From boutique to mainstream
Regardless of its short-term financing problems, experts appear to believe desalination's time is due to arrive in the United States despite its large appetite for energy and the associated expense. The Carlsbad plant could herald that arrival.
David Zetland, a postdoctoral fellow at University of California, Berkeley, who blogs about water issues at aguanomics.com, said the project is misguided because cities in the San Diego region could pursue cheaper options like water recycling. But he nevertheless expects Poseidon "to make a killing."
"The reason they're going to make a killing is because they're going to try and build 10 or 20 plants along the coast of California," Zetland said.
Gleick agrees that other water options are available, especially conservation. But the hard truth is investors are more excited about building big plants with potentially big returns than they are about conservation, which Gleick believes sends the wrong signal to municipalities that have agreed to buy Poseidon's expensive water.
Desalination, to Gleick, makes sense in places like Israel, Australia or Saudi Arabia -- where efficiency has been maxed out and supplies are short -- but California has not yet approached that level of desperation, he said.
In San Diego, Gleick argued, "they would have to raise the price of water less if they demanded conservation."
"It's premature at this point to be building desalination plants in California," he added, repeating his call for conservation and efficiency. "It's hard for me to understand why these water agencies are signing these contracts."
Barry Nelson, director of the Natural Resources Defense Council's Western Water Project, took a broader view. Nelson said water prices in California are bound to rise in the coming years given the pressures of drought, climate change and a growing population. That means alternatives like desalination will get more attention, especially as the agriculture sector struggles to find new means to keep farmers in business.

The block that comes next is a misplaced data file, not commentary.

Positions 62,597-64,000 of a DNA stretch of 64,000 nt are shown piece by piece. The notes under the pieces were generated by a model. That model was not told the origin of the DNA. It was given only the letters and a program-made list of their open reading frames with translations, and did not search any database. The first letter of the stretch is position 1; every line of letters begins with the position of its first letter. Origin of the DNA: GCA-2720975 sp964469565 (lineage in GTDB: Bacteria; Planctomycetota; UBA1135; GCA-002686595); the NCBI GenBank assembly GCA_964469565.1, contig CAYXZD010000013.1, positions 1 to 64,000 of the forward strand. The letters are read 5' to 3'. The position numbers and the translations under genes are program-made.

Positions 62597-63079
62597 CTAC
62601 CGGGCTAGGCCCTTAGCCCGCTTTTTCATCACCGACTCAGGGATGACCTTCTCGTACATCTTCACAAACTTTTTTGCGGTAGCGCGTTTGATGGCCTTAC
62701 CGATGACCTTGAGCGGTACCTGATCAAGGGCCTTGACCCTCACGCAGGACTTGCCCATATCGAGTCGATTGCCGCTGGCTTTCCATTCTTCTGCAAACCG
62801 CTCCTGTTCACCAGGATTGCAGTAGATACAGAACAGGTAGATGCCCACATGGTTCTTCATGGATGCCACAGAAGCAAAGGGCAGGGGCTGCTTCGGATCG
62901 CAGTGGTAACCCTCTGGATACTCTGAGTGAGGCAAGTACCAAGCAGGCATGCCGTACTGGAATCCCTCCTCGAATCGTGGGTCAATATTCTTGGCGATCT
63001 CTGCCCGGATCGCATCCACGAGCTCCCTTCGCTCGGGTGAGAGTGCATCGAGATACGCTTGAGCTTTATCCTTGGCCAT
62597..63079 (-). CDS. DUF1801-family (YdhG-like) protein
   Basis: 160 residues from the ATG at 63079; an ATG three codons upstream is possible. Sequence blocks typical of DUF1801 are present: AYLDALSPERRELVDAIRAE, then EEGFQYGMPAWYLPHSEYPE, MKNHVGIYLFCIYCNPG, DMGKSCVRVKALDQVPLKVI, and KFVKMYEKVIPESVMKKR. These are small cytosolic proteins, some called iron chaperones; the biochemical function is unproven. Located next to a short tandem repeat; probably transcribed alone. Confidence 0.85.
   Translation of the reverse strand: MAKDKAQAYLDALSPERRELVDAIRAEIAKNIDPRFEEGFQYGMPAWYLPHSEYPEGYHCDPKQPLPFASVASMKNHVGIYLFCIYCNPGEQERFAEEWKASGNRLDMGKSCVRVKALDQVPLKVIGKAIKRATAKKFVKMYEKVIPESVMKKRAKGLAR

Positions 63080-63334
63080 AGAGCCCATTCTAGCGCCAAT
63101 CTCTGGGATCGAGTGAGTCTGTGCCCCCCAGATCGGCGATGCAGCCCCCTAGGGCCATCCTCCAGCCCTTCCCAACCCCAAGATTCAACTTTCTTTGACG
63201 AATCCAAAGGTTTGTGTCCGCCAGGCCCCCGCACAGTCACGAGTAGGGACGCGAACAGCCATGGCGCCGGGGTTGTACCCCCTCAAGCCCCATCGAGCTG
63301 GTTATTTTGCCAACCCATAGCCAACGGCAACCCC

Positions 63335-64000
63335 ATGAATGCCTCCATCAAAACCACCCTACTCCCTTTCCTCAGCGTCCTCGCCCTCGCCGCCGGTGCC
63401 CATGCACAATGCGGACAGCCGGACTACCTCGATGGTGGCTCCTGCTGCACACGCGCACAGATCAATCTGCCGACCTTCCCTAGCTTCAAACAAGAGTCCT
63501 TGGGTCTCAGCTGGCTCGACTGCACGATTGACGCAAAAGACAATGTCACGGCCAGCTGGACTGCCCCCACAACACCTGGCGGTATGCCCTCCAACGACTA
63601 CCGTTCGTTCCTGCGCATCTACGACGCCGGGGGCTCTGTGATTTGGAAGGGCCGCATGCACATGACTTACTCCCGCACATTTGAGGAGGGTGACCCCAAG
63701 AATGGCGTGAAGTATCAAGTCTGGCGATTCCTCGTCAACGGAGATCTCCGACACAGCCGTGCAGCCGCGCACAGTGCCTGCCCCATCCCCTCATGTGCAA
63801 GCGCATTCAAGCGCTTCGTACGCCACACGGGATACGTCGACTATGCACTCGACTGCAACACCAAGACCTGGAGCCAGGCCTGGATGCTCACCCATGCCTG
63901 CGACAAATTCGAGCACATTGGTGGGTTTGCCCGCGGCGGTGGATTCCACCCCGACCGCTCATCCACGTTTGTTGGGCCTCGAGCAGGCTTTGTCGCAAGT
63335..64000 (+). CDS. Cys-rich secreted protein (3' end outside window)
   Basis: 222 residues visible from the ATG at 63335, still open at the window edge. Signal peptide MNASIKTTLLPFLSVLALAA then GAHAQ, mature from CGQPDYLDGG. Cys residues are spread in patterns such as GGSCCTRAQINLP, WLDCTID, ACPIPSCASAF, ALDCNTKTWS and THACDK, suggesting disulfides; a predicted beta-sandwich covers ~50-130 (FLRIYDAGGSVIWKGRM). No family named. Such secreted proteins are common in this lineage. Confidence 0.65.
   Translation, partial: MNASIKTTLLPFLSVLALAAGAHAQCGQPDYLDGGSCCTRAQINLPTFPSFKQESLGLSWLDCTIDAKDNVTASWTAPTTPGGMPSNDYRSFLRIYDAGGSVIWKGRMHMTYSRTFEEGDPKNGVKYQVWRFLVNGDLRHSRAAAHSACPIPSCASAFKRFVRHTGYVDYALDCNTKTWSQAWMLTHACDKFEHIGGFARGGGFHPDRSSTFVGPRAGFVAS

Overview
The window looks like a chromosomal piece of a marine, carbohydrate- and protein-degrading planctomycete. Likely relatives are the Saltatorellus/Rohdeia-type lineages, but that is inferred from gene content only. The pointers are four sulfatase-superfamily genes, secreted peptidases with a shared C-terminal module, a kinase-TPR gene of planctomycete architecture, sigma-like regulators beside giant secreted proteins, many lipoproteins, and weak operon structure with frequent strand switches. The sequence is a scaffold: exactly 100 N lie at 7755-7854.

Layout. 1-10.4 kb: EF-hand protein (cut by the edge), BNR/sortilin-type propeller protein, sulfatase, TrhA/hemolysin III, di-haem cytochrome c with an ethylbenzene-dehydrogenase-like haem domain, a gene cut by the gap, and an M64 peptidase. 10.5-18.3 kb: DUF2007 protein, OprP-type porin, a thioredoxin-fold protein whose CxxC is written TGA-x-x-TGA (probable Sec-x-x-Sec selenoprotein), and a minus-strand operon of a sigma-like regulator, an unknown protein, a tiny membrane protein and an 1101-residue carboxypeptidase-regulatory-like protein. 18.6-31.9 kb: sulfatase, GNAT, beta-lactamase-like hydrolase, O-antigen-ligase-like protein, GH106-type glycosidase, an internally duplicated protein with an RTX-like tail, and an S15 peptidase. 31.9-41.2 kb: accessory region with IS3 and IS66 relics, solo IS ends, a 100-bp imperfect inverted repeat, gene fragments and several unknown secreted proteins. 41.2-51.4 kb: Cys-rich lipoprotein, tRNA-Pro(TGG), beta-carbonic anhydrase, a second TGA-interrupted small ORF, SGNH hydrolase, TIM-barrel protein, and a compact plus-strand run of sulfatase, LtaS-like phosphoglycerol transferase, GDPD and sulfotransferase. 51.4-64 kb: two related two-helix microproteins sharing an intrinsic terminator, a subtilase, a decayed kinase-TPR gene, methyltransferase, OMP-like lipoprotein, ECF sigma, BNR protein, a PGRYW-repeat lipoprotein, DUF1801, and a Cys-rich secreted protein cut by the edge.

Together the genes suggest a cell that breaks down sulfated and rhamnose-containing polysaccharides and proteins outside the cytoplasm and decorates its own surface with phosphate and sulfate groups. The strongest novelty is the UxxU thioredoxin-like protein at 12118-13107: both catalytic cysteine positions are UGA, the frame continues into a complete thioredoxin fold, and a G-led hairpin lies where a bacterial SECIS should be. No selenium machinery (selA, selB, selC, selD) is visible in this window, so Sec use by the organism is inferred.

"Desal has gone from out of the mainstream to the expensive edge of the mainstream," said Nelson, explaining that the technology was considered "boutique" as recently as 10 years ago. "It's a remarkably appealing technology, but it's expensive. It's now on the expensive edge of the mainstream."
Nelson said NRDC has yet to take a position on the Carlsbad plant.
As simple as raising prices?
So does desalination make sense economically in the United States? In Zetland's view, the answer is: only as a last resort.
Repeating an argument he often makes on his blog, Zetland says that the need for desalination plants would be eliminated if water districts were willing to simply raise the cost of water. Doing so would send signals to consumers to stop wasting.
Politicians and regulators, he said, lack the courage needed to boost the price of water because their constituents are used to paying incredibly low prices. "There's so much slack in the Southern California system," he said, estimating that the average Southern Californian uses 120 gallons a day, compared to 35 gallons a day in Australia where government leaders have stepped in to boost the cost of watering your lawn or taking a bath.
"There's constant, constant downward pressure on prices" in California, Zetland said. "If San Diego raised the price of water this month, they would not need a desal plant next month."
Gleick sees a more complex dynamic at work and called the pricing explanation oversimplified. He said water districts in San Diego likely want a local, regional supply of water they can count on, rather than relying on pipelines coming from the Colorado River or Northern California.
"The idea of a perfect market for water is a ridiculous idea," said Gleick, explaining that it is difficult to move water, which is heavy, over hundreds of miles. The water districts in San Diego are fully aware of the cost they would pay for desalinated water, he added.
"They're not idiots," he said. "They're familiar with economics."
Still, Gleick admits he is baffled by decisions to sign contracts with the Carlsbad plant rather than encourage conservation. "They feel more comfortable buying from a centralized plant than dealing with 10,000 customers who have an inefficient washing machine," he said. "I don't understand why they're doing it."
Zetland countered with a simple explanation: Politicians are not willing to make hard choices.
"The economics of water," he said, "have never been as important as the politics."